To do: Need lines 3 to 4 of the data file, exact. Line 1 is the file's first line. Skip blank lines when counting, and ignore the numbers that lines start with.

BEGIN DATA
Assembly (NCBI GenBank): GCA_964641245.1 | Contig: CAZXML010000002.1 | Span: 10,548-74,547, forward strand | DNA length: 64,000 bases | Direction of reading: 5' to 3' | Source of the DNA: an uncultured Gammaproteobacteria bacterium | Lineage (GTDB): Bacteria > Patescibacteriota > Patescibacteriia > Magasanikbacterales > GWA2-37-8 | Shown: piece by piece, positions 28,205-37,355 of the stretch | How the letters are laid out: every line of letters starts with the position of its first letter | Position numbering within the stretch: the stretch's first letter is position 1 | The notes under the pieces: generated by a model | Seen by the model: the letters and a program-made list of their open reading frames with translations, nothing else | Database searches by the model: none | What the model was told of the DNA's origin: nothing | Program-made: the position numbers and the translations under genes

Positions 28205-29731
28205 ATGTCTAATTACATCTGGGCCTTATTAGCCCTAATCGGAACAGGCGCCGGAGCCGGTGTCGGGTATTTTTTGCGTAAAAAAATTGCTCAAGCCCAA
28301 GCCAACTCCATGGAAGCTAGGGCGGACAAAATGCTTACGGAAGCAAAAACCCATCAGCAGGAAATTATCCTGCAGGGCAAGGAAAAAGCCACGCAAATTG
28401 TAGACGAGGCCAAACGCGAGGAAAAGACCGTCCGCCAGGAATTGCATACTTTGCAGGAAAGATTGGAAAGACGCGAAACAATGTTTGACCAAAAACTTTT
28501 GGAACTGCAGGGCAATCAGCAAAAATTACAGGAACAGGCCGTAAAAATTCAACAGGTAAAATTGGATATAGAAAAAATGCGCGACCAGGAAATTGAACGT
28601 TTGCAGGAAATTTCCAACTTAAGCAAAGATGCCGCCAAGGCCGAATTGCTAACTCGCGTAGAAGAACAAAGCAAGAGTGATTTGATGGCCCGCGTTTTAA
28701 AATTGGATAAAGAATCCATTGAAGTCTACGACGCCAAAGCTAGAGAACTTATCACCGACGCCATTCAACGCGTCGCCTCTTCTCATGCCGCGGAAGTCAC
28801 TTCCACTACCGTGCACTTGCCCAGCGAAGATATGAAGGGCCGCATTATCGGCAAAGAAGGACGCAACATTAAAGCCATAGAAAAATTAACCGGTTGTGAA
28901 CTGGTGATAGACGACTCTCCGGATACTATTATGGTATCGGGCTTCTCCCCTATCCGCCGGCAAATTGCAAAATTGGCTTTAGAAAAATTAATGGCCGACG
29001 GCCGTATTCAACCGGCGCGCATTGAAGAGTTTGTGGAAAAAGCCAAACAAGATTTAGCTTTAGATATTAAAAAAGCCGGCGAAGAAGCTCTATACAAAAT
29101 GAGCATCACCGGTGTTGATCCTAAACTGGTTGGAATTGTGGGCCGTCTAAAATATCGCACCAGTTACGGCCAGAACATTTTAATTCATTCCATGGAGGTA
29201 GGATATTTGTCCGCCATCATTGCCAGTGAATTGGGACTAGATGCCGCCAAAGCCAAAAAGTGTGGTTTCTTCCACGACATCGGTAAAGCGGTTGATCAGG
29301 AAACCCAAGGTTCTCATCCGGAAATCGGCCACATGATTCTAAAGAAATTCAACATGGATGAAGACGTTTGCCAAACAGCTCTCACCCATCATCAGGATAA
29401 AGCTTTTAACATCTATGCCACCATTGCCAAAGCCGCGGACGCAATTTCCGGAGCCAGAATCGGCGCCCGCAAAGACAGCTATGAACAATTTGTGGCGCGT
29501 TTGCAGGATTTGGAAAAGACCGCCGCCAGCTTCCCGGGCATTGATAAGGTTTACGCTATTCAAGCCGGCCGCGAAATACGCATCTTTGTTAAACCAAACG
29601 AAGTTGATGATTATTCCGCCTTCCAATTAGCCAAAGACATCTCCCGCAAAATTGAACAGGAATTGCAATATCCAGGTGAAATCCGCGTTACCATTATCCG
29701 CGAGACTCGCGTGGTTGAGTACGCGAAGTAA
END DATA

28205 ATGTCTAATTACATCTGGGCCTTATTAGCCCTAATCGGAACAGGCGCCGGAGCCGGTGTCGGGTATTTTTTGCGTAAAAAAATTGCTCAAGCCCAA
28301 GCCAACTCCATGGAAGCTAGGGCGGACAAAATGCTTACGGAAGCAAAAACCCATCAGCAGGAAATTATCCTGCAGGGCAAGGAAAAAGCCACGCAAATTG